Cleero Shampoo

Cleero Shampoo

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Usage conditions apply
Van Ess Laboratories of Chicago, Ill., introduced Cleero Shampoo in 1924, although their advertising claimed it had been in use privately and in Europe for 20 years. Cleero was a no-rinse shampoo. The company promoted the idea that soap and water were bad for the hair. Cleero did not produce the usual alkaline (soapy) lather, but "snow-white foam" instead. When the shampoo was done working, it would turn grey and the user could simply towel it off. The process was repeated until the foam no longer turned grey.
Suspecting dishonesty in advertising, the American Medical Association analyzed the Cleero formula in 1924. They found it to be ordinary cocoanut [coconut] oil based soap.
The indications or uses for this product as provided by the manufacturer are:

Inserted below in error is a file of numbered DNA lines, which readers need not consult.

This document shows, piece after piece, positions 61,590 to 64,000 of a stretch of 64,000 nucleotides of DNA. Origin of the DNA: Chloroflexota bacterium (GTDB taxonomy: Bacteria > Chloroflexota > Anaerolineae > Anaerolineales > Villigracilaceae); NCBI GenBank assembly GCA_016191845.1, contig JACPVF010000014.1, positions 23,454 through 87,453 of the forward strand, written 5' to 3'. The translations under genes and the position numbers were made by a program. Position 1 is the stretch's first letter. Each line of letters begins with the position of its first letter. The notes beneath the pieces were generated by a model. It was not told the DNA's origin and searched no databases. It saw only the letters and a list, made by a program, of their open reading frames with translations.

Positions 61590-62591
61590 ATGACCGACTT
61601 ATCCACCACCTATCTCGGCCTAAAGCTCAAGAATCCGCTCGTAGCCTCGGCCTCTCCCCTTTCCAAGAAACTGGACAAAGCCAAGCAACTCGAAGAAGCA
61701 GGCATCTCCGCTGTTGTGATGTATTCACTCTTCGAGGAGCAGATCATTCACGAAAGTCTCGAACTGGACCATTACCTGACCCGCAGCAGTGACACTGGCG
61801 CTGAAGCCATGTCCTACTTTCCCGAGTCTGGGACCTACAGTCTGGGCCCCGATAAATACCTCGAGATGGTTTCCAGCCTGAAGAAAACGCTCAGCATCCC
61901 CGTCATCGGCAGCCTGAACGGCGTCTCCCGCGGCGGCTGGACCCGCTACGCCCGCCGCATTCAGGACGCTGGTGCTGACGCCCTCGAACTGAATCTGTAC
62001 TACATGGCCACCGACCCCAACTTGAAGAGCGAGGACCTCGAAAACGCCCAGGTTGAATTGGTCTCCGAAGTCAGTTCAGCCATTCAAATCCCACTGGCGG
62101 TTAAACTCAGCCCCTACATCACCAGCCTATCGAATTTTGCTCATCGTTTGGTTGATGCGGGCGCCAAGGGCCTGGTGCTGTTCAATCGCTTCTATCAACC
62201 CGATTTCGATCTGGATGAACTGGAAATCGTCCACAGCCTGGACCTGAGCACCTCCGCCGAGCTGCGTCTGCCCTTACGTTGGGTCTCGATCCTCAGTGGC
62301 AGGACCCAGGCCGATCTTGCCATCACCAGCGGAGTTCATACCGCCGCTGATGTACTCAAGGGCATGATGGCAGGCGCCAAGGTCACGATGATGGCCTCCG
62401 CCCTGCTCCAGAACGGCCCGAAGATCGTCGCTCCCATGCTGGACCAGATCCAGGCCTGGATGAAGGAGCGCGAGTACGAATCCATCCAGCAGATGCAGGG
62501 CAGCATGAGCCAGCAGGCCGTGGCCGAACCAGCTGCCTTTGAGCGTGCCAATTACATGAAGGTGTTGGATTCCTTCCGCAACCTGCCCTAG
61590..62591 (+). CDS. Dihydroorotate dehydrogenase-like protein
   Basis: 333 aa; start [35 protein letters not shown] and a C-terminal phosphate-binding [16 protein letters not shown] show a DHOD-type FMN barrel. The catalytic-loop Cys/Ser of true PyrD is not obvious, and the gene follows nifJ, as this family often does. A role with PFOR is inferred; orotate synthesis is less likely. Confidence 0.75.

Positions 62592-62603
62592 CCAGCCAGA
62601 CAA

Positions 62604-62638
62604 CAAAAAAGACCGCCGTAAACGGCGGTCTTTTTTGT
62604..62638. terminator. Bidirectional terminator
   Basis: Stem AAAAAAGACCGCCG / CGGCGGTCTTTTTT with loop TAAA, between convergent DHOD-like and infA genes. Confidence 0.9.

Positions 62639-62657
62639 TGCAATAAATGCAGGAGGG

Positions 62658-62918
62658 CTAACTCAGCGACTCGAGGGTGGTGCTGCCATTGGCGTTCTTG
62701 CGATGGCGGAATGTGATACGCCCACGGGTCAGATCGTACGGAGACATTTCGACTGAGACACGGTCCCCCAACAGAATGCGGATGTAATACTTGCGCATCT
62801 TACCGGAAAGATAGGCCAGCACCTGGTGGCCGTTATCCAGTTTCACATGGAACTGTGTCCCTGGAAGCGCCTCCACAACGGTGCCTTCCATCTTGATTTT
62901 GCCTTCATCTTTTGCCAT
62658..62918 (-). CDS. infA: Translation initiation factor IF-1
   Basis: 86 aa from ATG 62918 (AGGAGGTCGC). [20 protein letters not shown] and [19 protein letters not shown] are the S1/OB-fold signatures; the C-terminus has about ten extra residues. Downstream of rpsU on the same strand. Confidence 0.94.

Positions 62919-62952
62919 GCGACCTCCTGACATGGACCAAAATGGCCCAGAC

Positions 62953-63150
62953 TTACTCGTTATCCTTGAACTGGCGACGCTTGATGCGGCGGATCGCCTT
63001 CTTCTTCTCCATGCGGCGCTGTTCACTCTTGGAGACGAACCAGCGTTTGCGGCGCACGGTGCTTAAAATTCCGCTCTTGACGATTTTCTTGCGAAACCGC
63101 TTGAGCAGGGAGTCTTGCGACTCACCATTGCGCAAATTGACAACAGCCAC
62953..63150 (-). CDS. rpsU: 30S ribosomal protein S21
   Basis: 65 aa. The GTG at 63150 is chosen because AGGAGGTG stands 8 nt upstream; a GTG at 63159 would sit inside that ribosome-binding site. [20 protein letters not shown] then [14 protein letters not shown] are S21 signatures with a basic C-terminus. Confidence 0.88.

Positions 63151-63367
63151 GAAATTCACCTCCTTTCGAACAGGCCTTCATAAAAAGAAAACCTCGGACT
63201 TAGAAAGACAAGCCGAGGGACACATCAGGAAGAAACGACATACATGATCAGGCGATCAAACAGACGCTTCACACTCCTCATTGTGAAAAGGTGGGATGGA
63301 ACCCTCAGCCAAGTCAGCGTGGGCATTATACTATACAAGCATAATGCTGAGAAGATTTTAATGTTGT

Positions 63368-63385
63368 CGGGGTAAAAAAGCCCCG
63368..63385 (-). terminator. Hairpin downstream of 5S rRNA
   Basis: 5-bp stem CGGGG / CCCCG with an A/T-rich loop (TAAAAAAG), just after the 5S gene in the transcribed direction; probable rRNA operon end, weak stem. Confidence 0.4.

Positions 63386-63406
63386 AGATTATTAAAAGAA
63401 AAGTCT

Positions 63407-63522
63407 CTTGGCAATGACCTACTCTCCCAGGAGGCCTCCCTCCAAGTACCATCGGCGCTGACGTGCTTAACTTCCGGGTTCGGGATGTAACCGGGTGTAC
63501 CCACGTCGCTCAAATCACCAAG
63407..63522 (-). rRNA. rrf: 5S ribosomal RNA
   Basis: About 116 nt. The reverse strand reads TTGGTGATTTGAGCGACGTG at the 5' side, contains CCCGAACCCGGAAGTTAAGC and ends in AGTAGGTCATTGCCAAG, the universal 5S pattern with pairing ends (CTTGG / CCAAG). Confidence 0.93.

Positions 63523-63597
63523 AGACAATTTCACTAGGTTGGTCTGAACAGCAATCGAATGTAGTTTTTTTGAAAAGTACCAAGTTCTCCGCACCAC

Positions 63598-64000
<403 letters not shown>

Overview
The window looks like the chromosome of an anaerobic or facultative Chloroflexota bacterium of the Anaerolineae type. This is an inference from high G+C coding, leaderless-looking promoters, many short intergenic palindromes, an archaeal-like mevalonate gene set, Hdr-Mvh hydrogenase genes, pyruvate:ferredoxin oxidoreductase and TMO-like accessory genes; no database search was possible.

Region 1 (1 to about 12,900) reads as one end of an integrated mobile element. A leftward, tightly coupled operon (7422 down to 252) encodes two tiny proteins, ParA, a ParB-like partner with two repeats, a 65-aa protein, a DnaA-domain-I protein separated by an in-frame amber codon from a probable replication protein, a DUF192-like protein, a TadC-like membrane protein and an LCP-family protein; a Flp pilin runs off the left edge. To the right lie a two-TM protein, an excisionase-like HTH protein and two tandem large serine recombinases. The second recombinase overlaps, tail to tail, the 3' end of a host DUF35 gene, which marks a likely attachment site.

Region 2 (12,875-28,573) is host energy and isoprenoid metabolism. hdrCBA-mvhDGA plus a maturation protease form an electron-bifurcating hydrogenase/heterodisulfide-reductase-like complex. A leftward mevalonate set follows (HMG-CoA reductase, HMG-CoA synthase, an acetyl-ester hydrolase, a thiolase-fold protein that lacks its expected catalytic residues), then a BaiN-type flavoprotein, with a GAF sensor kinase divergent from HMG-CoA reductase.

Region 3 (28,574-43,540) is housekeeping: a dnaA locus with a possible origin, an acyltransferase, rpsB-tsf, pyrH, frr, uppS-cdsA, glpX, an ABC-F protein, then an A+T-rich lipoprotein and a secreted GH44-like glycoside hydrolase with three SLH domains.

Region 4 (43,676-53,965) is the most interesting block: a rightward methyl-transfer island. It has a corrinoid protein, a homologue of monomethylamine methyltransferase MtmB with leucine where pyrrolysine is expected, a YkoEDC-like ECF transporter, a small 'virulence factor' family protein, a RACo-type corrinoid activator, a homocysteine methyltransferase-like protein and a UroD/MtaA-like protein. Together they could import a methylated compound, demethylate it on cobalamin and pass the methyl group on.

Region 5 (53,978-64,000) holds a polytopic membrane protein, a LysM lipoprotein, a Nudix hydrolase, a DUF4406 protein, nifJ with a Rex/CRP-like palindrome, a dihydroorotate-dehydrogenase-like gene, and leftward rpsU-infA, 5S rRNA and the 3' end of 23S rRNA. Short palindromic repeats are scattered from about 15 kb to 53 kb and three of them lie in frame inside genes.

to shampoo without rinsing
Currently not on view
Object Name
hair care product
Other Terms
Cosmetics; Patent Medicines; Drugs; Liquid
date made
ca 1924-1938
Van Ess Laboratories
place made
United States: Illinois, Chicago
Physical Description
cardboard (packaging material)
glass (container material)
paper (container material)
overall, box: 5 1/4 in x 2 1/8 in x 2 1/8 in; 13.335 cm x 5.3975 cm x 5.3975 cm
ID Number
accession number
catalog number
Credit Line
Gift of Mary E. and Joseph F. Melfi, Jr., Tupper's Drug Store, Summerville, South Carolina
Hair Care Products
See more items in
Medicine and Science: Medicine
Hair Care Products
Beauty and Hygiene Products: Hair Care and Enhancement
Health & Medicine
Beauty and Health
Data Source
National Museum of American History
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